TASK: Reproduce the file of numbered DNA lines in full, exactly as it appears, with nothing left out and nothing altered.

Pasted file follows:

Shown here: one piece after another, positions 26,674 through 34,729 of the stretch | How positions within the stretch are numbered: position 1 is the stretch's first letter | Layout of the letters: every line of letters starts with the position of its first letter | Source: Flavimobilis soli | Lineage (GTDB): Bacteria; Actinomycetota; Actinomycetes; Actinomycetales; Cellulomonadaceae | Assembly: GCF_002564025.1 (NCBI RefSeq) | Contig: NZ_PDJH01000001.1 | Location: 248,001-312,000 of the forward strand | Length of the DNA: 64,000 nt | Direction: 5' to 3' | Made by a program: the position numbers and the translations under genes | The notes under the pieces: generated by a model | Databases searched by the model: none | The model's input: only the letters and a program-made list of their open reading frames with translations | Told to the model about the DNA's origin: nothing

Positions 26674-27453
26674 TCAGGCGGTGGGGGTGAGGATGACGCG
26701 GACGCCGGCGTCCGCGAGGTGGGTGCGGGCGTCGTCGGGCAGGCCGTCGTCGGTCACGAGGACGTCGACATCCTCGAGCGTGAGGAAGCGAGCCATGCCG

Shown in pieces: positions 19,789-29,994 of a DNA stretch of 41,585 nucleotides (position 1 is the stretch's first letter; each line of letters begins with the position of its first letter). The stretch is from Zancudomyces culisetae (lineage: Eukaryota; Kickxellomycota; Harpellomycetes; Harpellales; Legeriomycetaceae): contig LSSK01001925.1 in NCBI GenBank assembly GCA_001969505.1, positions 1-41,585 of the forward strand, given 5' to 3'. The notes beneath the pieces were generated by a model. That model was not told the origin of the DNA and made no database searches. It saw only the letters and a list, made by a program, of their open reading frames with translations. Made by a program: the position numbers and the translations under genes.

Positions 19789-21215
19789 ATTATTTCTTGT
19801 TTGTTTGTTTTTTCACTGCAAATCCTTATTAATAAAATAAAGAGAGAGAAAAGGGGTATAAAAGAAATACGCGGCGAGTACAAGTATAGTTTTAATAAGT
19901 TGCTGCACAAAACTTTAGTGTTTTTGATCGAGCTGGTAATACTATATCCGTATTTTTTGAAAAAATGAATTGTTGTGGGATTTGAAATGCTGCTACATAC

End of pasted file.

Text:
Shown here: one piece after another, positions 26,674 through 34,729 of the stretch | How positions within the stretch are numbered: position 1 is the stretch's first letter | Layout of the letters: every line of letters starts with the position of its first letter | Source: Flavimobilis soli | Lineage (GTDB): Bacteria; Actinomycetota; Actinomycetes; Actinomycetales; Cellulomonadaceae | Assembly: GCF_002564025.1 (NCBI RefSeq) | Contig: NZ_PDJH01000001.1 | Location: 248,001-312,000 of the forward strand | Length of the DNA: 64,000 nt | Direction: 5' to 3' | Made by a program: the position numbers and the translations under genes | The notes under the pieces: generated by a model | Databases searched by the model: none | The model's input: only the letters and a program-made list of their open reading frames with translations | Told to the model about the DNA's origin: nothing

Positions 26674-27453
26674 TCAGGCGGTGGGGGTGAGGATGACGCG
26701 GACGCCGGCGTCCGCGAGGTGGGTGCGGGCGTCGTCGGGCAGGCCGTCGTCGGTCACGAGGACGTCGACATCCTCGAGCGTGAGGAAGCGAGCCATGCCG

Shown in pieces: positions 19,789-29,994 of a DNA stretch of 41,585 nucleotides (position 1 is the stretch's first letter; each line of letters begins with the position of its first letter). The stretch is from Zancudomyces culisetae (lineage: Eukaryota; Kickxellomycota; Harpellomycetes; Harpellales; Legeriomycetaceae): contig LSSK01001925.1 in NCBI GenBank assembly GCA_001969505.1, positions 1-41,585 of the forward strand, given 5' to 3'. The notes beneath the pieces were generated by a model. That model was not told the origin of the DNA and made no database searches. It saw only the letters and a list, made by a program, of their open reading frames with translations. Made by a program: the position numbers and the translations under genes.

Positions 19789-21215
19789 ATTATTTCTTGT
19801 TTGTTTGTTTTTTCACTGCAAATCCTTATTAATAAAATAAAGAGAGAGAAAAGGGGTATAAAAGAAATACGCGGCGAGTACAAGTATAGTTTTAATAAGT
19901 TGCTGCACAAAACTTTAGTGTTTTTGATCGAGCTGGTAATACTATATCCGTATTTTTTGAAAAAATGAATTGTTGTGGGATTTGAAATGCTGCTACATAC